Samuel Moyn's assumptions about the purpose of law schools undermine both the profession and the rule of law.
The sesquicentennial of the Gettysburg Address on November 19 requires us to ponder the legacy of the Civil War and Lincoln. This is not some nostalgic romp reenacting Pickett’s charge, but perhaps the decisive political moment of our times. For the best, President Obama will not participate in the official celebration.
This uncharacteristic modesty is appropriate, for Franklin Roosevelt already delivered the Progressive interpretation of Gettysburg and Lincoln’s remarks on the 75th anniversary of the battle, July 3, 1938. FDR’s interpretation of the Address and of the meaning of liberty, equality, and constitutionalism generally have so permeated contemporary thinking that we must confront the original source of these errors in order to free ourselves to understand Lincoln as he thought and acted. This becomes clear on the most elementary reflection on this poem about America, which was once required for memorization by school children.
In a mere 271 words the Gettysburg Address recapitulates the history of western civilization and the role of America in advancing it. Echoing the words of the 90th Psalm (King James) on the longevity of a man, the opening “four score and seven years ago” presages America’s doom—and the way to escape it. The Bible counts man’s lifespan at 70 years (three score and ten), “and if by reason of strength they be fourscore years, yet is their strength labour and sorrow; for it is soon cut off, and we fly away.”
Has America now reached its time of weakness and senility? Is it time for the graveyard? From a continent, to a new nation, to a battlefield, to this cemetery, is it time for America’s death? Did the bringing forth of a new nation “conceived in liberty and dedicated to the proposition that all men are created equal” stumble only to this sad end? Is this what Greek philosophy’s study of nature and the Bible’s disclosure of revelation slouches toward?
But America can be revived it if revisits its founding proposition, and demonstrates once again its truth. A proposition, in the science of geometry Lincoln loved to study, can be proven, in the same way the founders understood the self-evident truth of human equality. For the politics based on human equality has its definitions, axioms, propositions, and postulates, expressed as liberty, representation, separation of powers, and constitutionalism.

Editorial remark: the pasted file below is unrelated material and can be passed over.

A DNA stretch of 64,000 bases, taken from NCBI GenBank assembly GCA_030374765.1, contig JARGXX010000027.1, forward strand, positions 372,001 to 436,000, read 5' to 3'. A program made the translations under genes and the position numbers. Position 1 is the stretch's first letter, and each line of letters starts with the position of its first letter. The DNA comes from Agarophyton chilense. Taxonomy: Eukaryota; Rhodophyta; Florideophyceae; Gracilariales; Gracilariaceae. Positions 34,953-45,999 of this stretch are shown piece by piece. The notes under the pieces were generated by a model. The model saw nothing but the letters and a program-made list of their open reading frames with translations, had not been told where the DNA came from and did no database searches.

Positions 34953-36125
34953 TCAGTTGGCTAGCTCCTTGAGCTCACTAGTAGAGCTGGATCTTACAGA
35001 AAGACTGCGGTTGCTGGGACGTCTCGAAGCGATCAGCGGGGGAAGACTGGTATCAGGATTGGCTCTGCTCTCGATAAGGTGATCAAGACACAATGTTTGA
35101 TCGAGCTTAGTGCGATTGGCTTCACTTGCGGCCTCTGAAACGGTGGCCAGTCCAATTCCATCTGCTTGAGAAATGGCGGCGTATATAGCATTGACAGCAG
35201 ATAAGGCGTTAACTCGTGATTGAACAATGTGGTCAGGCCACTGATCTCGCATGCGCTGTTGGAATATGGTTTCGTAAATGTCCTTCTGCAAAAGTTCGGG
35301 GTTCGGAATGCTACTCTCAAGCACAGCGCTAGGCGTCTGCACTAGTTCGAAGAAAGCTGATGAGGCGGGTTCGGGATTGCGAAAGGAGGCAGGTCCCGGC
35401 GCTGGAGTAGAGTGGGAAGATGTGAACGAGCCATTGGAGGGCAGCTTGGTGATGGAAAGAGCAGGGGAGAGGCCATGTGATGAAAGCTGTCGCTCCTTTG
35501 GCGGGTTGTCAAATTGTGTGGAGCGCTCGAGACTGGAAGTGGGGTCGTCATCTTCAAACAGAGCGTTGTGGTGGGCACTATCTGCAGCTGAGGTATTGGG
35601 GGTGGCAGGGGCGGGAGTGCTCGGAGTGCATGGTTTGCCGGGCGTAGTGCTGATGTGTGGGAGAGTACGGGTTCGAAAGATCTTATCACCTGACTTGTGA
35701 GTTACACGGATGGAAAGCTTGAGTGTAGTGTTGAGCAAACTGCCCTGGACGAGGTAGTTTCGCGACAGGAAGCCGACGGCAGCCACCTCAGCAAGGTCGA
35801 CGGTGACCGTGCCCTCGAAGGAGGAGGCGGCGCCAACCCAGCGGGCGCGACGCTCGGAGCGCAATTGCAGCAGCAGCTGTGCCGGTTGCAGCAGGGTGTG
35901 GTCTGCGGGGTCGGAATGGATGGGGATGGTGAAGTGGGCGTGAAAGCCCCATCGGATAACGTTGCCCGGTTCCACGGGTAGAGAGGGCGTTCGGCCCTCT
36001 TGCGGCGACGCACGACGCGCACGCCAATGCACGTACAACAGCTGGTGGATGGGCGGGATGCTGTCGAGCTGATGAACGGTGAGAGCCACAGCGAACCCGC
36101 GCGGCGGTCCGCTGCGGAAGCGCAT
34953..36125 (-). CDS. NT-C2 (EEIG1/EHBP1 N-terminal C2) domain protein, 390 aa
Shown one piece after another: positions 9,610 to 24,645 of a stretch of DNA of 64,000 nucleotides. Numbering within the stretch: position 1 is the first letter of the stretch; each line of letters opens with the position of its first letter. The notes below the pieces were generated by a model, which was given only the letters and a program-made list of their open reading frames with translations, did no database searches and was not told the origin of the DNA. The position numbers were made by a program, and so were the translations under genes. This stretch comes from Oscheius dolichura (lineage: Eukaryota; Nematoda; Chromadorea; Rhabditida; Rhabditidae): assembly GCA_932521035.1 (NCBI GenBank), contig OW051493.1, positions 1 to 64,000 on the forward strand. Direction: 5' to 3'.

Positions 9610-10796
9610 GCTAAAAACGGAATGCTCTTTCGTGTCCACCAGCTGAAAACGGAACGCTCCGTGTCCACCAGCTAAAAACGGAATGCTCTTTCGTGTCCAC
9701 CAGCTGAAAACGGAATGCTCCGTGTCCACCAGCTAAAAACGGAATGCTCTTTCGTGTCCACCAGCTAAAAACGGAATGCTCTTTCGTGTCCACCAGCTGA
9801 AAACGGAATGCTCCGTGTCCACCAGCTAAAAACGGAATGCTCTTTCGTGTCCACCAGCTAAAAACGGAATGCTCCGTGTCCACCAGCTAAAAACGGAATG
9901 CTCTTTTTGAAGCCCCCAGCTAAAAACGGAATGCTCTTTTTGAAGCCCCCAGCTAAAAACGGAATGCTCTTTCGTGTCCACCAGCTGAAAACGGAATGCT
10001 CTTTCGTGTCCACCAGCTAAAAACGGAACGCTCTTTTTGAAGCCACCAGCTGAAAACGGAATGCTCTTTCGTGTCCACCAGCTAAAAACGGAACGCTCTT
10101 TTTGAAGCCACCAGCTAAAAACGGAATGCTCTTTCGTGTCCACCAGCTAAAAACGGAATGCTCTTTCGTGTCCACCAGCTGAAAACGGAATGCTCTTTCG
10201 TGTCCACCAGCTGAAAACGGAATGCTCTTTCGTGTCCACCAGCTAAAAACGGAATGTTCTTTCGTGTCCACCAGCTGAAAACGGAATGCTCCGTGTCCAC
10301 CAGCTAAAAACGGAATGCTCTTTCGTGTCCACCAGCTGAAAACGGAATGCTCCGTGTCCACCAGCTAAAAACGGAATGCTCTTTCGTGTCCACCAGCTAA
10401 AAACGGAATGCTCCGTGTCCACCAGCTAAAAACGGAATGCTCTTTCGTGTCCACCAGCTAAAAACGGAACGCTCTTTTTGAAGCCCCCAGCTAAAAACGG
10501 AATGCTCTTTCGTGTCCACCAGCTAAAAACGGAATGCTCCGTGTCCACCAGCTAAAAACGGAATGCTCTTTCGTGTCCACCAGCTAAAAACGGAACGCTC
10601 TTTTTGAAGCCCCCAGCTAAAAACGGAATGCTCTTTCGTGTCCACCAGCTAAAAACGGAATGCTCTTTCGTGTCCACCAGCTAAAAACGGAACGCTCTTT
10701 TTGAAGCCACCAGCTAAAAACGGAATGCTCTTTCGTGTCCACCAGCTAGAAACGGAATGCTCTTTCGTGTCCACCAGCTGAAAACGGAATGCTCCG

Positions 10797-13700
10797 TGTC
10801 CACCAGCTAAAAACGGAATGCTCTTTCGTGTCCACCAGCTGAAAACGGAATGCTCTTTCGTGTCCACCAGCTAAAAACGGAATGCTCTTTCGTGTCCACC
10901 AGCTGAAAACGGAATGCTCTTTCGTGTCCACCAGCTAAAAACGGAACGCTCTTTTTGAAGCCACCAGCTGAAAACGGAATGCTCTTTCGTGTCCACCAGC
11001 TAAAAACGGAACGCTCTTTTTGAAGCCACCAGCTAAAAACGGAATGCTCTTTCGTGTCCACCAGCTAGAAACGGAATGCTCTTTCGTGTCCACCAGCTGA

In light of the sacrifice made by the fallen, America must now “be dedicated here to the unfinished work which they who fought here have thus far so nobly advanced.” Americans must complete the assignment, not an abstract exercise, but one that requires the commitment of our lives. We in our individual hearts must “take increased devotion to that cause for which they gave the last full measure of devotion–that we here highly resolve that these dead shall not have died in vain–that this nation, under God, shall have a new birth of freedom–and that government of the people, by the people, for the people, shall not perish from the earth.”
If its citizens know and love their country, America does not end here, in ruin and civil war. It experiences rebirth by returning to the founding principles of freedom and self-government, for itself and for all nations on the earth. Both Greek rationalism and Biblical zeal mould and guide who we are, generation after generation. America lives on, perpetually renewed by its citizens’ adherence to the founding principle of all men being created equal. Americans differ in ethnic heritage, religion, class, status, and so on, but as a free people the idea of equality makes us one in spirit and mind.